How To Optimize Images For the Web

October 2, 2020

Author: Angela Noble

Author: Angela Noble

Whether you’re working in WordPress, Squarespace, Shopify, or Wix, you’ll want to make sure to optimize images on your website. Image optimization is all about improving page speed, SEO, and accessibility. All three considerations go hand-in-hand and when you solve for one, you solve for the others.

Here are our top tips and tricks to ensure your images are optimized for the web.

Save Your Images: Naming and Sizing


How you save your images in the first place is the starting point for image optimization. Often images coming from your phone or camera will be named something like IMG1200. You’ll want to save your images using relevant keywords to help your website rank for those terms. 

Consider search intent as well. What types of things are your customers typing into Google?

Let’s take this image of a candle, for example:

Photo of candle product image

The image name is: “EDAA424B-9562-468E-96C7-3855D452AD6D_1024x1024@2x.jpg”

That image name is not descriptive, so Google and other search engines will not be able to serve that image in search results for “candle” which would be a relevant search term for this product.

A better image name here would be “paddywax-vanilla-oakmoss-candle.jpg”


Image sizes should typically be under 100kb. The smaller the better. For hero images that display very large on your website, getting up around 500kb may be necessary to maintain image quality. There should never be any images on your website that are close to 1MB or larger.

The three main formats you find on the web are GIF, PNG, and JPEG. There are more formats out there, but these three offer the best browser support and will cover almost every situation. Picking the right format for your images is simple when you follow these rules:

  • Images with a lot of details and colors, like photographs, should always be saved as JPG
  • Simple images, such as logos or icons, should be saved as PNG
  • If your image has transparency use PNG
  • If you are trying to show animation use GIF

You can use programs such as Photoshop, Preview, Canva, or GIMP to crop and save your images down to appropriate sizes. 

In Photoshop, first go to Image > Image size and ensure your resolution is 72ppi.

screenshot of Photoshop Image Size dialog box

You can then use the Save for Web feature (Mac key command is Command + Option + Shift + S).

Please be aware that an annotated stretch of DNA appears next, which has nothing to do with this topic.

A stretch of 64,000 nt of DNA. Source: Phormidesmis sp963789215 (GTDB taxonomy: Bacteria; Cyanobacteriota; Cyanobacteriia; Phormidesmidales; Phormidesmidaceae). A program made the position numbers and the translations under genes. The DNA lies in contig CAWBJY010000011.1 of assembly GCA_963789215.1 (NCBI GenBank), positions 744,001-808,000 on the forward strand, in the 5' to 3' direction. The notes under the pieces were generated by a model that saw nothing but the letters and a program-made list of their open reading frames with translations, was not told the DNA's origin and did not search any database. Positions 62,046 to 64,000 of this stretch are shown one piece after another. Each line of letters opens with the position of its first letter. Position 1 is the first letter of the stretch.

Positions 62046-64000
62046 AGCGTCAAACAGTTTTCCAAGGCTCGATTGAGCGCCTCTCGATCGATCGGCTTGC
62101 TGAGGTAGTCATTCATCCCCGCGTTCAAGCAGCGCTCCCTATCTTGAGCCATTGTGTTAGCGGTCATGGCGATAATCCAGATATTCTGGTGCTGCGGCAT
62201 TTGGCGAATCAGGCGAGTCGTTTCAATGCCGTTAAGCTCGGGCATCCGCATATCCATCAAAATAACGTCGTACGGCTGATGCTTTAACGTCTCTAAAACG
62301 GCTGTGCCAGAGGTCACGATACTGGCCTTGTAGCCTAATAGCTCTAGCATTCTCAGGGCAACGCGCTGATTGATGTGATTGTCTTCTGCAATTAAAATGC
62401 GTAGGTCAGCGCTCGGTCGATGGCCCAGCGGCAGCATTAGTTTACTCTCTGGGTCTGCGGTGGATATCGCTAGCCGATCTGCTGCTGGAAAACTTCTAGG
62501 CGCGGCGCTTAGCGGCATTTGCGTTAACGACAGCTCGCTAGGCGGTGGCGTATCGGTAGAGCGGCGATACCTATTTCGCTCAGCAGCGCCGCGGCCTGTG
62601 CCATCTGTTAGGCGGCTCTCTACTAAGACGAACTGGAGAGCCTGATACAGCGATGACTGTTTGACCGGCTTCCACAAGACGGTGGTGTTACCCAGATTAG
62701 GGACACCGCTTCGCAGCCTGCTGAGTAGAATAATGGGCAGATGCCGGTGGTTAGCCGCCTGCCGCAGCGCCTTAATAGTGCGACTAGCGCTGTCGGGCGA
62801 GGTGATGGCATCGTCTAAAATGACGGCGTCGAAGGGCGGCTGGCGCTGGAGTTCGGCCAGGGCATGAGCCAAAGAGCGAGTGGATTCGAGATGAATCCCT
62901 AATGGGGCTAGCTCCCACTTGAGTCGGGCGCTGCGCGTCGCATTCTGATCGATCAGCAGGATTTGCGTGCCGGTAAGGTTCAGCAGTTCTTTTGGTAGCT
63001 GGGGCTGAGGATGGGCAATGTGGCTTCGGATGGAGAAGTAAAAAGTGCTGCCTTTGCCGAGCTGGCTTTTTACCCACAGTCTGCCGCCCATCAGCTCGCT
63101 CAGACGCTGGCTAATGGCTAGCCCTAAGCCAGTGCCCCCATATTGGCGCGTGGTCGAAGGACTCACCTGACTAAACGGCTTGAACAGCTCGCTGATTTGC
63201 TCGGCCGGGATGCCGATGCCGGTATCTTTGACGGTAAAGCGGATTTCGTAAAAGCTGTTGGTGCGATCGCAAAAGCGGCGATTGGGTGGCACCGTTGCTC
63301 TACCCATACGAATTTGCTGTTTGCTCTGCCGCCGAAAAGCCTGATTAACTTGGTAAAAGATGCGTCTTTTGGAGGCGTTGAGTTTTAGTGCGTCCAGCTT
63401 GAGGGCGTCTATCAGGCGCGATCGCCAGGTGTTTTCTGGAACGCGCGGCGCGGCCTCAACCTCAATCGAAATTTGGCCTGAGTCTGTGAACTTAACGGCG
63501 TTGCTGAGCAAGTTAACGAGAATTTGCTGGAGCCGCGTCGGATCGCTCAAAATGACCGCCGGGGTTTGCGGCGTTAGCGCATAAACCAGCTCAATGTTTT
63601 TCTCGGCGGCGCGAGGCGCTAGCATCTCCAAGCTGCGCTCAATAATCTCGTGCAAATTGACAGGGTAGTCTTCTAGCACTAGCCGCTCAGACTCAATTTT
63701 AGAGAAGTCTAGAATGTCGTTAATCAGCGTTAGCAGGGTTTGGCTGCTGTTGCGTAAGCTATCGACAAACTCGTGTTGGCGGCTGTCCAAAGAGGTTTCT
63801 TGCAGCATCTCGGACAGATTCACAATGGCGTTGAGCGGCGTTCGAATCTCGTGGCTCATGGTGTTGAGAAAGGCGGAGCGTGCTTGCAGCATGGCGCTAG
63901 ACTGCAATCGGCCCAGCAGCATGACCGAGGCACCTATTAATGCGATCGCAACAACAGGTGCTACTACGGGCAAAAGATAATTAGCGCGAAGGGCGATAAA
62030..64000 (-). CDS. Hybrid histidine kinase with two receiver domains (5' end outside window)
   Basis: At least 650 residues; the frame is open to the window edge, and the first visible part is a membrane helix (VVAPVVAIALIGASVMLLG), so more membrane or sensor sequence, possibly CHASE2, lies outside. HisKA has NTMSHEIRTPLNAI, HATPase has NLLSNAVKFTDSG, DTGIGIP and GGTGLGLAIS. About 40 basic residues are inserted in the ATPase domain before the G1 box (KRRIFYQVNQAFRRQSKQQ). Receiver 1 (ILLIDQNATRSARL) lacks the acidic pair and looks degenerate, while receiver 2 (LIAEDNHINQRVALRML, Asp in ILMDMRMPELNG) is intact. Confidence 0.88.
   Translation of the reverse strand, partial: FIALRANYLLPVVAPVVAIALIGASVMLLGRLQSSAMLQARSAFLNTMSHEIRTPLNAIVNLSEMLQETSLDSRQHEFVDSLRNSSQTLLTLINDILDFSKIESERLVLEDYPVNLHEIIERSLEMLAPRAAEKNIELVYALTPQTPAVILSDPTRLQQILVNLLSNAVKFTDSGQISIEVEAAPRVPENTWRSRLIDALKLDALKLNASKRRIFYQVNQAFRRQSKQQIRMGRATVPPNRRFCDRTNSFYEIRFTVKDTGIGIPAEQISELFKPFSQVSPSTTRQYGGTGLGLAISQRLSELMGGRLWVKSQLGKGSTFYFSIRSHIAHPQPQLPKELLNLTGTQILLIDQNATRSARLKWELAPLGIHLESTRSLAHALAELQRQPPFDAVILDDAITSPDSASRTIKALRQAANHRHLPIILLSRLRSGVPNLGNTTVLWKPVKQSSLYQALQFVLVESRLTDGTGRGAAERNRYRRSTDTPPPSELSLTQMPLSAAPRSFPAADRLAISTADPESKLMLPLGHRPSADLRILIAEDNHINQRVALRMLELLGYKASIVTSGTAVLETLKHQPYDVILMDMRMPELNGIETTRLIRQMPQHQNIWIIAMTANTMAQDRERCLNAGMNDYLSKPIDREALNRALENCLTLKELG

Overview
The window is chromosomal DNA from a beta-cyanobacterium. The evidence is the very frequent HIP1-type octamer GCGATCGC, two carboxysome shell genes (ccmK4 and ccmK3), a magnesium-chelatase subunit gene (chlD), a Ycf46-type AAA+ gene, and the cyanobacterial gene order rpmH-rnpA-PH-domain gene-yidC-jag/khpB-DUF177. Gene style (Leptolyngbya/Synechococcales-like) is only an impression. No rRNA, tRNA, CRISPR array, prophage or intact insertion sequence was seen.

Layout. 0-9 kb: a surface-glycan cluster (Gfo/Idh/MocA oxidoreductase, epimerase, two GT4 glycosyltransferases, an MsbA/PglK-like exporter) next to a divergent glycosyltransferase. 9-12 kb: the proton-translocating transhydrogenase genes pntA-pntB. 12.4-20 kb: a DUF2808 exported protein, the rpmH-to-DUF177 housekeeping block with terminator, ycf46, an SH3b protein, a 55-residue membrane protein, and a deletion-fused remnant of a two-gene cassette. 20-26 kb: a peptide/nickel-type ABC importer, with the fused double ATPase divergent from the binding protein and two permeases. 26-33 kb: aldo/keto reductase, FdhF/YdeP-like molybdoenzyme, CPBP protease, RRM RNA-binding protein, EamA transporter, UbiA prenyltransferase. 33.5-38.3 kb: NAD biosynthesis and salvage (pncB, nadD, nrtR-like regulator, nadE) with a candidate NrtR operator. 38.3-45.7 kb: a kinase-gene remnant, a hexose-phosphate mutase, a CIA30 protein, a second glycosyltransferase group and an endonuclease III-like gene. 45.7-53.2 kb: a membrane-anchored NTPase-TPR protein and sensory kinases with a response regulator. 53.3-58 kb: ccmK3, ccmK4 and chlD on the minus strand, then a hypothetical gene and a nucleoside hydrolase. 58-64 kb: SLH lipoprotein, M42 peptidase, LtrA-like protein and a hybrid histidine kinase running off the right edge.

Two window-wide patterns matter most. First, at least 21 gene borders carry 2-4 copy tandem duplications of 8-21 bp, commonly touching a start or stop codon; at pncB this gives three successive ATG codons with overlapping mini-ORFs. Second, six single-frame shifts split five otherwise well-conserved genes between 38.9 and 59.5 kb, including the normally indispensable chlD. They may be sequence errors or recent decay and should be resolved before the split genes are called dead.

Photoshop Save for Web dialog box

Note in the bottom left corner the JPG size. In the top right corner, toggle between Low, Medium, and High until you arrive somewhere around 100kb.


Before you upload your photos to your website, you should compress your images using a program such as ImageOptim.

Simply right click on your saved and sized file, open in ImageOptim, and the compressed file will be automatically saved over the original file.

ImageOptim screenshot showing 2.2% size savings

There are also plugins for WordPress and Shopify that compress your images on upload. We love Smush for WordPress!

Upload and Add Alt Text

After you’ve named, sized, saved, and compressed your images, it’s time to upload them to your website. 

During upload, the last step is to add Alt Text to your image. Alt Text, sometimes called an “alt tag”, “alt attribute”, or “alt description,” is an HTML attribute applied to image tags to provide a text alternative. This alternative text describes your images and allows users (or Google) to hear or read alternative descriptions of content they might not otherwise be able to view. 

Use descriptive text and consider relevant search terms when typing in your Alt Text. It will likely be similar to the file name you chose. If your image contains text within it (as our candle product label does), it’s often best to use that text as your Alt Text.

Take a look at the difference in the code for our candle example with the new file name and alt text compared to the original file name and alt text:

Screenshot of img src and alt text code

The original image name (a series of numbers) and default alt text (“Relish Jar Candle | 6 Scents”, the product name from Shopify) are not descriptive for our candle image. 

Screenshot of img src and alt text code

The new descriptive image name (“paddywax-vanilla-oakmoss-candle”) and alt text (“Paddywax Vanilla + Oakmoss Artisan Soy Wax Candle” describe the image in detail and include the text within the image on the candle’s label.

We’ve written in length about the importance of Alt Text for Accessibility in our ebook. Here are  some specific Alt Text guidelines you can follow to ensure your Alt Text is optimized for SEO and accessibility.

Where To Apply The Rules

You can apply these same rules not only to images used on websites but also in email marketing and on social media as well. 

Image sizing and alt text is especially important within email marketing. Some email clients will move messages to spam that are too large, so keeping your total image sizes around 100kb is key. And since many email clients (particularly Outlook) hide images by default and only show alt text, making sure you include alt text for emails is very important.

Social media platforms will typically name, size, and compress your images for you, but including Alt Text will be the main thing to consider on social media.

This post is an update to a blog post from 2014 on how to properly save images for the web.

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